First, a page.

"After the police saw plaintiff drop the gun to the floor, they opened fire at him and shot plaintiff in his leg. The plaintiff ran back in side and was screaming, 'Don't shoot; I am the store owner.' The police kept on shooting even when plaintiff was lying inside because plaintiff had been already been shot in the leg. At no time did the police ever warn the plaintiff to point his hands up and/or lie on the ground or else they would shoot. In the process of shooting the plaintiff repeatedly, the police also shot out the glass in the store windows and glass door, causing substantial property damage.
"Plaintiff was shot and seriously wounded with 11 bullets to his hands, shoulder, legs, and hips. One bullet almost his plaintiff's head but it passed by plaintiff's head and hit the cash register. Plaintiff was bleeding profusely. Aruri was very scared and thought that plaintiff would die. Aruri ran to get something to wrap plaintiff's leg because it was shooting blood everywhere. The police ran into the store and the plaintiff lying down in a pool of blood asked them, in an extremely weak state, why they shot the owner. The police did not answer, did [not] give any care, and they stopped Aruri from even touching Abdelal and providing care.
Abdelal claims that "the police also shot and wounded all three robbers who fled from the store but who were nowhere near and away from the store at a later time after shooting the plaintiff even though the robbers did not have any guns on their persons when shot and never pointed any guns at the police since they had been dropped in the store and right outside the store before the police arrived."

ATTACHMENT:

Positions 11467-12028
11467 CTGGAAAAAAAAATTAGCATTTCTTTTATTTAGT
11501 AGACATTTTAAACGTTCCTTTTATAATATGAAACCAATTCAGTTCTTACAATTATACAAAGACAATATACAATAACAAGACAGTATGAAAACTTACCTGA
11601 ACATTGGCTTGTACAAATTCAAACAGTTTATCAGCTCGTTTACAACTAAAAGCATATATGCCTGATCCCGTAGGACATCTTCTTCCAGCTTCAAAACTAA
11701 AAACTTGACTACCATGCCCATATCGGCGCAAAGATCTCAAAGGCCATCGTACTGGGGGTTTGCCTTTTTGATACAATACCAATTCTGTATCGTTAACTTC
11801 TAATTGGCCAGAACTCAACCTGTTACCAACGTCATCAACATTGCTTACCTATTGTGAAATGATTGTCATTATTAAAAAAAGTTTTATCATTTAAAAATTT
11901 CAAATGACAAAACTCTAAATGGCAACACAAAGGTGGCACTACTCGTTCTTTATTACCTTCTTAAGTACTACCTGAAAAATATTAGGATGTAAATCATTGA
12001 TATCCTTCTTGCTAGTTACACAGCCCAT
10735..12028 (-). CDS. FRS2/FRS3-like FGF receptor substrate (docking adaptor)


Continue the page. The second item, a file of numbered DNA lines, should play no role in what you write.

Abdelal says Chicago police would not allow his father-in-law to stanch his bleeding leg, but handcuffed and questioned him in the ambulance and at the hospital about the gun.
"At no time did the plaintiff ever point a gun at the police or robbers, ever shoot a bullet at the police or robbers, ever own a gun, ever chase the robbers, or ever try hurt anyone. The plaintiff saw that the robbers who fled also never aimed a gun or fired any guns at the police while fleeing from the store. In fact, he saw them drop their guns while fleeing. Plaintiff's only concern was to protect himself and survive until help arrived," the complaint states.
"The plaintiff sustained serious gunshot wound injuries that caused permanent harm to the plaintiff as they required screws and a metal rod to be inserted in his left leg.
"The City of Chicago, by and through its agents and officers, tried to cover up and hide the fact that they shot the wrong person and that they used excessive deadly force against plaintiff who did not pose any threat to them."
He adds: "The next morning at the hospital at 4:00 am, while plaintiff was resting and lying in bed while heavily medicated, Chicago police came and handcuffed the plaintiff to the bed arms who was trying to rest from the pain from all bullets lodged his body. [Sic.] The police knew or had reason to know that the plaintiff was a victim of a crime given he was the store owner and had been held at gunpoint by three robbers which the police had shot beforehand.
"Throughout the entire week, detectives came back and forth asking plaintiff and his family questions even though they knew plaintiff could not talk coherently or know what medications the plaintiff was taking at the hospital."
Abdelal claims that the Chicago Tribune falsely reported the next day that the officers responded to gunfire at his store. But he says, "there had been no gunfire that occurred other than the police gunfire."
The Tribune is not a party to the complaint.
Abdelal seeks punitive damages of more than $10 million.
He is represented by Justin London.